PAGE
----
There has been a major shift over the last two decades of how we look at ourselves in relation to the environment. To a greater degree we understand that humans are part of the surrounding ecosystem and not separate from it and therefore have an increased sense of responsibility. Given its mandate, what role can CERF play in bridging the environmental and human dimensions? With CERF 2011, the board has made the conscience decision to begin to incorporate the social and policy sciences into not only the program but also the Federation at large. The momentum that is building must continue beyond the next biennial meeting. The Federation, given its diverse current and future membership, has the opportunity to elevate not just the academic practice of multidisciplinary research but the application of that work to make more effective policy.
One way to do this is for CERF and its members to engage more directly with coastal stakeholders. Sponsoring workshops and short courses aimed at solving realworld problems can go a long way in this direction. These solutions-focused events can occur both in conjunction with the biennial meeting and at other times. It is also important that we communicate more broadly and more effectively, both across disciplines and between the science, policy, and various stakeholder communities. The new journal/ Web site, Solutions (www.thesolutionsjournal.org), is trying to do just that, incorporating a variety of new techniques to encourage dialog and consensus-building on real, integrated solutions. Additionally, utilizing the Federation’s own journal, Estuaries and Coasts, to publish more work dealing with the social and policy issues of our coasts will also help open up the discourse.
Time is running out. We know much about the problems and need to now focus on applying what we know toward finding solutions. CERF and its members can help lead the way.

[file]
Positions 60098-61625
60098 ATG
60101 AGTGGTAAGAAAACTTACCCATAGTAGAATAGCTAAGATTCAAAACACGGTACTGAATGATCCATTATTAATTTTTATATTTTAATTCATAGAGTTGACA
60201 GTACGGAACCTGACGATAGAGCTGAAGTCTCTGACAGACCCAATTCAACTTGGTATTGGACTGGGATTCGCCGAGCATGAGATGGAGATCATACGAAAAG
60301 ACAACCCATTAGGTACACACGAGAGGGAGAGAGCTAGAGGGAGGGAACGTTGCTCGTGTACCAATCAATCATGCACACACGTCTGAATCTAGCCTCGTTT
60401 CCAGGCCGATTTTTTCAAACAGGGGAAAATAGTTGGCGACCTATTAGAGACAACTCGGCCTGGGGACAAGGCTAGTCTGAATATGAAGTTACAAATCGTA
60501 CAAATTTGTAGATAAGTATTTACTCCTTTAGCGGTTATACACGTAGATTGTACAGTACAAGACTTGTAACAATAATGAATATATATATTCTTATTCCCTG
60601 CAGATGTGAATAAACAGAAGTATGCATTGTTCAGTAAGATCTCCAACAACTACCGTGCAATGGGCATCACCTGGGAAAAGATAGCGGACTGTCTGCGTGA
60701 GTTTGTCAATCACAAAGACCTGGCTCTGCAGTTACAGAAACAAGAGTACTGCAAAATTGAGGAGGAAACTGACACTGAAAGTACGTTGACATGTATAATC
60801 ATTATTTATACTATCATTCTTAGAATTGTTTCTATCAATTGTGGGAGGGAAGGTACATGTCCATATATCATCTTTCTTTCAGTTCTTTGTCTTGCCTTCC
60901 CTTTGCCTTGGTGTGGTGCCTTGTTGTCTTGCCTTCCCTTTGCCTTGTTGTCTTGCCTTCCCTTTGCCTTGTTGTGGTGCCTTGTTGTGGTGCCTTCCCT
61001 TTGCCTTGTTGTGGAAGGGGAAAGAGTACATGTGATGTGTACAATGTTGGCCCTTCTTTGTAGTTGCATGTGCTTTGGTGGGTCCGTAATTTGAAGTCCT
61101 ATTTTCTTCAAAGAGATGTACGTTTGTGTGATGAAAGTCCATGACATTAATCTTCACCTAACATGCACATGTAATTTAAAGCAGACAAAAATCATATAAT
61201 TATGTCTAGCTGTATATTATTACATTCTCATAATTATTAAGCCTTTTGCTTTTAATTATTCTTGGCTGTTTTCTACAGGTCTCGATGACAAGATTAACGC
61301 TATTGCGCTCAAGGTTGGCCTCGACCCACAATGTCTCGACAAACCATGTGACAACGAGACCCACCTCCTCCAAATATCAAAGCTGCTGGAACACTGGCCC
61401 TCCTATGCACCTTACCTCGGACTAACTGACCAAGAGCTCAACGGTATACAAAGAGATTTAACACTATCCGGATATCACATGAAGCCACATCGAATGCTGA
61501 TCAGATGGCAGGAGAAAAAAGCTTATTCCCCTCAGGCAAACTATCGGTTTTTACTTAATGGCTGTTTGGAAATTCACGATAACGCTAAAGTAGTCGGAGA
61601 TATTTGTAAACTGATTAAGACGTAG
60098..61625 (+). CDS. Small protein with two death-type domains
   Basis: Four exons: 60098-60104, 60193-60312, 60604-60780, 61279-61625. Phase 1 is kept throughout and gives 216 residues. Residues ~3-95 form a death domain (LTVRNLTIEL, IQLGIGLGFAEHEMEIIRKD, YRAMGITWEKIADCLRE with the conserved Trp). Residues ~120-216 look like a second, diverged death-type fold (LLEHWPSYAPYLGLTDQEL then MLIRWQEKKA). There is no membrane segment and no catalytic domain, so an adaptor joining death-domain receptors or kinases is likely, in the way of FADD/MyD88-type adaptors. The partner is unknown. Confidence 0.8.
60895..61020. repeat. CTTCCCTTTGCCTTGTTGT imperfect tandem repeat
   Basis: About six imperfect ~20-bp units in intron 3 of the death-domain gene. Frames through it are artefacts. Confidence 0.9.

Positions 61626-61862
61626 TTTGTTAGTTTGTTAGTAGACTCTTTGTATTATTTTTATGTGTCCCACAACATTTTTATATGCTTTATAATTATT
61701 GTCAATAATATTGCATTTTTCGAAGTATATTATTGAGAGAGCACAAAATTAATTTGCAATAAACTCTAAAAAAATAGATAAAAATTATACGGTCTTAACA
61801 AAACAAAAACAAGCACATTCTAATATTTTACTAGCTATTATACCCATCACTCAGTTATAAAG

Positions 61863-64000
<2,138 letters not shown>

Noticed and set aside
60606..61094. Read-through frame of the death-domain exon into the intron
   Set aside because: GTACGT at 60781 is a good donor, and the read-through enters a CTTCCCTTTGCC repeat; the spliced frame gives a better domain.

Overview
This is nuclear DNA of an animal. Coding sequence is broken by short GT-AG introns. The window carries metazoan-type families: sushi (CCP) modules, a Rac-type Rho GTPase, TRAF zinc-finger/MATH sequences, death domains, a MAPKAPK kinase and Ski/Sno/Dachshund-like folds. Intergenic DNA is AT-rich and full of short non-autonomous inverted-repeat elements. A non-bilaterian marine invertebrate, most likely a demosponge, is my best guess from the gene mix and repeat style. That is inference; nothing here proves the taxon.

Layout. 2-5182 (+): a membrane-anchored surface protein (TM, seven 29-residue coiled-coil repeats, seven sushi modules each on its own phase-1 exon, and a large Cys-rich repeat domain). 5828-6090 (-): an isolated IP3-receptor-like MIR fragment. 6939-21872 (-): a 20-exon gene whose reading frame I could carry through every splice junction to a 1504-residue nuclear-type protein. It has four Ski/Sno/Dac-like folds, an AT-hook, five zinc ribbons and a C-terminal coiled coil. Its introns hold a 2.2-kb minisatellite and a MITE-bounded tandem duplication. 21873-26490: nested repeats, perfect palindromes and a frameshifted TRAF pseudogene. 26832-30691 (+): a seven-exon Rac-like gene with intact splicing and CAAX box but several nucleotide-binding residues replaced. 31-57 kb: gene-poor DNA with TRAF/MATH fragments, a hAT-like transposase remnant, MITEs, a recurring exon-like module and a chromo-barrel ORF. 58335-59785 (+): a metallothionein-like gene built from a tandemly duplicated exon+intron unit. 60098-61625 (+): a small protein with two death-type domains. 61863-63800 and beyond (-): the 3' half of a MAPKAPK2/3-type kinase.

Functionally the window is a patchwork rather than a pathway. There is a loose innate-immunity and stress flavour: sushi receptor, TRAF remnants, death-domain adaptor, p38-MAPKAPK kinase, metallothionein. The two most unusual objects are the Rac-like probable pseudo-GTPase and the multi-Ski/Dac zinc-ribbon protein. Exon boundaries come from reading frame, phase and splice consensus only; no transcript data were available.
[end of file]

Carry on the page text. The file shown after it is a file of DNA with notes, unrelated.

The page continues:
1 Duedall, I.W. and G. A. Maul, 2005. Demography of Coastal Populations
in Encyclopedia of Coastal Science, edited by Maurice L. Schwartz, Springer, Netherlands. pp. 368-374.
2 McGranahan, G., D. Balk, and B. Anderson. 2007. “The rising tide:
assessing the risks of climate change and human settlements in low elevation coastal zones.” Environment and Urbanization 19:17-37.
3 Wilson, S.G. and T.R. Fischetti, 2010. Coastline Population trends in the
United States; 1960 to 2008. U.S. Department of Commerce, U.S. Census
4 Ehrlich, P. 2010. The MAHB and the BioScience Gang. BioScience Vol. 60
No. 3, pp:170-71.
5 “Deepwater Horizon/BP Oil Spill: Size and Percent Coverage of Fishing Area Closures Due to BP Oil Spill”. NOAA, National Marine Fisheries Service, Southeast Regional Office. http://sero.nmfs.noaa.gov/ClosureSizeandPercentCoverage. htm. Retrieved 2010-09-02. Table.
6 “Fisheries Economics of the U.S., 2008” NOAA, National Marine Fisheries Service, Office of Science and Technology. http://www.st.nmfs.noaa.gov/st5/publication/fisheries_economics_2008.html. Retrieved 2010-09-02.
7 Oxford Economics. “Potential Impact of the Gulf Oil Spill on Tourism”. Retrieved 2010-09-02.
8 McKinney, L. and D. Yoskowitz, 2010. The Deepwater Horizon Oil Spill –Putting a Price on the Priceless. Harte Research Institute for Gulf of Mexico Studies.
9 Batker, D. , I. de la Torre, R. Costanza, P. Swedeen, J. Day, R. Boumans, and K. Bagstad, 2010. Gaining Ground. Wetlands, Hurricanes, and the Economy: The Value of Restoring the Mississippi River Delta. Earth Economics. 100 pages.
10 Gross Domestic Product by State, Bureau of Economic Analysis, U.S. Department of Commerce. http://www.bea.gov/regional/gsp/. Retrieved 2010-09-16. Gross domestic product is a measure of a country’s or state’s overall economic output but not necessarily a good measure of the its standard of living.